Students’ drawings and written thoughts provided them with plenty of possibilities for their self-portraits. Kristen prepared a worksheet to help students decide on one main idea for their portrait. The worksheet asked students to identify their focus, write a few sentences about their focus, and plan how and where to take a picture that would capture an action, personality trait and/or feeling. One student’s focus was “My Nose. I like my nose because I can smell what my mom or dad are cooking. And I am a really really good smeller.” His photograph corresponds exactly to his plan—the background is the playground; the expression “I am happy; the action “I am going to smell;” the angle of the camera is at eye level. Another student wrote that her focus is “God: I chose God because he is in my heart. I have done the thing that gets God in your heart. I pray 2x a day.”
Kristen and I walked around the room to help any students that were having trouble deciding on a focus point or needed help visualizing how to make a picture without the props they wanted to showcase. (One student wanted to take a picture of her family’s suitcases to show that they were going on a vacation together; another wanted to show how he liked to ride his bike).
While Kristen carried on with the day’s normal routine, I worked with small groups of two to four students. I spent about 20 minutes with each group of students. Students first used paper cameras (construction paper with a small rectangle cut out of the middle) to practice looking through the frame and noticing how perspective and distance mattered. We shot students’ portraits one at a time, working with a single digital camera—a Kodak Easy Share C-813. We looked at a student’s plan as described on his/her worksheet. Students thought about where we’d need to go to shoot—the classroom, media center, playground, hallway, etc. I asked the students to work as a team, with each student having a chance to direct his or her own photo. A classmate would stand in for the person whose portrait was being taken so that he/she could set up the scene, considering what should be in the background, whether anyone else would be in the picture, and the right camera angle. Once a student had positioned the camera exactly as wanted, the students switched places as I kept the camera in place. While I held the camera steady, we listened for the “Ok” and a classmate pressed the shutter button. The featured student assessed the digital portrait, with classmates chiming in, and decided what changes to make if any. Each student made about three self-portraits, and decided on their favorite.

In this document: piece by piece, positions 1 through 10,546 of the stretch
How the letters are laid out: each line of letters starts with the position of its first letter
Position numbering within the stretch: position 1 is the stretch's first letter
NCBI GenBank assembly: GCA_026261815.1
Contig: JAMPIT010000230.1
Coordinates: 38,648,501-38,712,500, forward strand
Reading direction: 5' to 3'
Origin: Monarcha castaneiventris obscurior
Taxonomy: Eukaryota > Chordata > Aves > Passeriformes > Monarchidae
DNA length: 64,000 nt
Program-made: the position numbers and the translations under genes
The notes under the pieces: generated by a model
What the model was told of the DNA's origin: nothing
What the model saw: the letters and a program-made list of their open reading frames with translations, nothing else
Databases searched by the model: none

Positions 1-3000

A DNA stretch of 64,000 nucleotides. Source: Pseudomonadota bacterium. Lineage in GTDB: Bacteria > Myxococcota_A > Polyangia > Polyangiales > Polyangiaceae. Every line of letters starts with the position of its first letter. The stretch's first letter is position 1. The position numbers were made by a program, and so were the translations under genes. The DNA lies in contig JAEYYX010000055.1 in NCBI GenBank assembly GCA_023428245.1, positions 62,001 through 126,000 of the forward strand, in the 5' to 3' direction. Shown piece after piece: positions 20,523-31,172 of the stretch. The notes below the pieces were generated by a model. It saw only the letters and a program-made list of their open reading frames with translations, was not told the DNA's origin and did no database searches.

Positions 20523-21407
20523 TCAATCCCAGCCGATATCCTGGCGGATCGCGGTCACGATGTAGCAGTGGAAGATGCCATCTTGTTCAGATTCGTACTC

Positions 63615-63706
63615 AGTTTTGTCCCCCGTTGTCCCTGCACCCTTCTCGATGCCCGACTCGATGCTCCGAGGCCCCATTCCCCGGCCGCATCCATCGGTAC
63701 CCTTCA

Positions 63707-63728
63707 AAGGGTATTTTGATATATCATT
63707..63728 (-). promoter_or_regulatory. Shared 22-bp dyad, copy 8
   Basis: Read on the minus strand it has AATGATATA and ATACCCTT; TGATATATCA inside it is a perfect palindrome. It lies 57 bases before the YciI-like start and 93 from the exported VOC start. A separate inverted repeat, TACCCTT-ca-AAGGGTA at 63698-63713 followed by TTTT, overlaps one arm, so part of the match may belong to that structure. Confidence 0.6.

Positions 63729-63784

Writing about self-portraits—
At the end of the school day I printed the one picture each student had selected. Kristen continued with the project the next day. Students discussed their photographs with each other before writing about them. Working in pairs, they looked at a classmate’s photograph and described one or more stories they could see in the picture. Students responded with their own version of their self-portrait story, and finally wrote down this story to accompany their picture. The process of “speaking their writing” helped them transfer their ideas to paper. Kristen asked her students to write a title for their photograph, along with the short description or story of the picture. The process culminated with sharing, revision and editing. Kristen typed the final version of students’ writings.
Kristen Hyde’s contact information: email@example.com